Friday, October 05, 2007

If Hamlet Were a VC

To tranche or not to tranche, that is the paraphrasing of a tired cliché.

Cliché or not, it’s an important question venture capitalists often ask themselves when financing a start-up that potentially could require significant capital. (We ask it here.) The obvious benefits are clear. Venture investors can commit large bits of capital to these companies—enough perhaps to carry a company to commercialization—without actually having to hand all the money over at once. (As an added benefit, they boost their IRR by shortening the time between their distribution of capital and their realized--they hope--returns.)

This morning’s panel at our In3 East conference in Boston examined two specific cases of companies running on tranched financings: atrial fibrillation company Endosense SA and spinal implant maker Innovative Spinal Technologies Inc. (IST) In the spirit of obtaining both sides of the argument, the panel included an investor perspective—delivered by Thomas Pollare investment director at 3i and lead investor in Endosense—and management—represented by Scott Schorer, president and CEO of IST.

The discussion—led by colleagues David Cassak and Stephen Levin—didn’t come to any definitive conclusion, pro or con. Pollare and Schorer obviously endorse the concept since each agreed to tranched financings in 2005. Pollare negotiated a $20 million Series A financing with Endosense, which is developing a catheter capable of delivering radiofrequency energy that scars heart tissue and disrupts the irregular electrical flow that leads to atrial fibrillation.

Schorer, meanwhile, signed a $39 million Series B with Orbimed, MPM and JPMorgan Partners taking equal parts. The company is currently selling and developing several new spinal implants.

Both suggested the tranched financing structure gives companies the capital necessary to make serious headway on a business plan. Pollare suggested the inclusion of milestones aligns the interests of management and investors as both will be rewarded by the execution of the business plan. “As an investor it’s important to have the capital working for you so it can be used efficiently,” Pollare said. “Obviously, it’s important for a second reason because if they don’t hit milestones something is wrong. You have to rethink the plan and the valuations.”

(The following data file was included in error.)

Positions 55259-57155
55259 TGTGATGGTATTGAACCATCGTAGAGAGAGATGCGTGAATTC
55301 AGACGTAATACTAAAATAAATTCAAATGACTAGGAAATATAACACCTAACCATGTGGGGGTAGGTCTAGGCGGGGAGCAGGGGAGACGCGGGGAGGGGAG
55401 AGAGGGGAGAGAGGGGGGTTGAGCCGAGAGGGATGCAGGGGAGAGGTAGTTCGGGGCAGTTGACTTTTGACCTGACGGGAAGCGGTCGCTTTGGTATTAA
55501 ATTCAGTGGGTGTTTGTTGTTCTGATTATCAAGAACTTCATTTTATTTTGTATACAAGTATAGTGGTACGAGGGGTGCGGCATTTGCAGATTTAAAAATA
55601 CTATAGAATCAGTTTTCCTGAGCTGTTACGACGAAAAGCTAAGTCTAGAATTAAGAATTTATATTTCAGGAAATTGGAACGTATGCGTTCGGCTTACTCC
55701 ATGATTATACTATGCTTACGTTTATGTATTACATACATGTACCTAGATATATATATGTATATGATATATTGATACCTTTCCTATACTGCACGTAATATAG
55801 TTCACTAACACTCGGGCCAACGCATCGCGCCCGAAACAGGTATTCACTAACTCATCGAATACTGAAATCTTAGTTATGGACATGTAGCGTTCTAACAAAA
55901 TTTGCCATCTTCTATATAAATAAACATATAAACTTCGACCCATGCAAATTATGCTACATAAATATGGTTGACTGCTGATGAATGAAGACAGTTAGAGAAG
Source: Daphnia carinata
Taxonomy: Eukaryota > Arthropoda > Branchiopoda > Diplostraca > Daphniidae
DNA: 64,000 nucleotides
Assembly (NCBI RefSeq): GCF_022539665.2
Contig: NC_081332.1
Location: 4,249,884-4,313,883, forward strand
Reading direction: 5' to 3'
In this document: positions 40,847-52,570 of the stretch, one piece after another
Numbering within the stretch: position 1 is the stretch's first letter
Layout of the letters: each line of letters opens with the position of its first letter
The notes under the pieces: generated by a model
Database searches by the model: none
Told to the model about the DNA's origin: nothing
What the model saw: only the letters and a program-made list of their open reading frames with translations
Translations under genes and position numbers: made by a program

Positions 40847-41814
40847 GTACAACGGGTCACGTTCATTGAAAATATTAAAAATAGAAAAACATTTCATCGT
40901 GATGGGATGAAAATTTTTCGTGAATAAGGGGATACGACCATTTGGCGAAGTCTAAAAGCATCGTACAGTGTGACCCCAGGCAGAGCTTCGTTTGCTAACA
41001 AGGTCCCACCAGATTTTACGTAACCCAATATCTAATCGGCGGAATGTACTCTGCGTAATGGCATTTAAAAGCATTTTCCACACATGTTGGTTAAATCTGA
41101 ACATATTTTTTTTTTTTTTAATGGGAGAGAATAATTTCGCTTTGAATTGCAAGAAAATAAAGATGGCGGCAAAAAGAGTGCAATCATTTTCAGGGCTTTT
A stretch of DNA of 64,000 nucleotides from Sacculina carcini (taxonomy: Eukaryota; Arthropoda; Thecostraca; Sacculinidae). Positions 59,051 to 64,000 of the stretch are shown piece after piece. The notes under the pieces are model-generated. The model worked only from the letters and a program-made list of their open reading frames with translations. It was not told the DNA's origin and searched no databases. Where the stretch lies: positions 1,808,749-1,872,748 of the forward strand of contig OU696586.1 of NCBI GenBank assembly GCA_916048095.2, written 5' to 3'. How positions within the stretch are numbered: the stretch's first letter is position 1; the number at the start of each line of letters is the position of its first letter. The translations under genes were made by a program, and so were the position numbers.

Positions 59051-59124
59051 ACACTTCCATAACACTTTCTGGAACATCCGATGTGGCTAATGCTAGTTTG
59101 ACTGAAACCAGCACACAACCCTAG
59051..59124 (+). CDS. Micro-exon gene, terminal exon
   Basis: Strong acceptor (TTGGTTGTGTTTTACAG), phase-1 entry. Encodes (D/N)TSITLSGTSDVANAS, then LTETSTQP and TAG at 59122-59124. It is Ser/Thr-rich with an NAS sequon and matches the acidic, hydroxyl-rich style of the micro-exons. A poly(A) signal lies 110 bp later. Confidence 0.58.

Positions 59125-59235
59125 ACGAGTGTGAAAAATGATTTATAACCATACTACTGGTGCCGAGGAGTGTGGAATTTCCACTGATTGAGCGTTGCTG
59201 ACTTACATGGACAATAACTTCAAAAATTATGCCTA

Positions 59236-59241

Schorer agreed but warned that the milestones could easily become a problem if management and investors don’t share the same interpretation of milestones and results. “I generally don’t like milestones and, as I was telling myself that, I looked back at the last few deals I’ve done and I realized that they all have contained milestones,” Schorer said.

IST, according to Schorer, drew down $20 million in July 2005 when it first closed on the $39 million Series B. The second $19 million came later, after the company and investors renegotiated the terms of the second tranche when the company missed some of its milestones. “We did that in reasonable terms,” Schorer says, concluding that the key to the success of tranched financings is high level of trust and respect between investors and management. The biggest risk is that investors and executives don’t share similar interpretation of results, so disagreements can arise over whether or not milestones have been met.

“There is nothing you can build into the deal structure to make it smoother,” he added. “You have to trust the people you’re working with to be fair.” IST is raising a $30 million to $35 million Series C round. It hopes to close on the financing early next year.

An audience member challenged the structure, saying it was unhealthy because it automatically put management and investors at odds. Experienced investors should be capable of judging management, evaluating performance and rewarding results without dangling the carrot and stick of a tranche investment.

Pollare, however, defended tranching, saying it gave investors an additional level of control over how their capital is used. “You can’t just give the check and say, `Call me in three years,'” he said.

“That, would be ideal,” Schorer joked.

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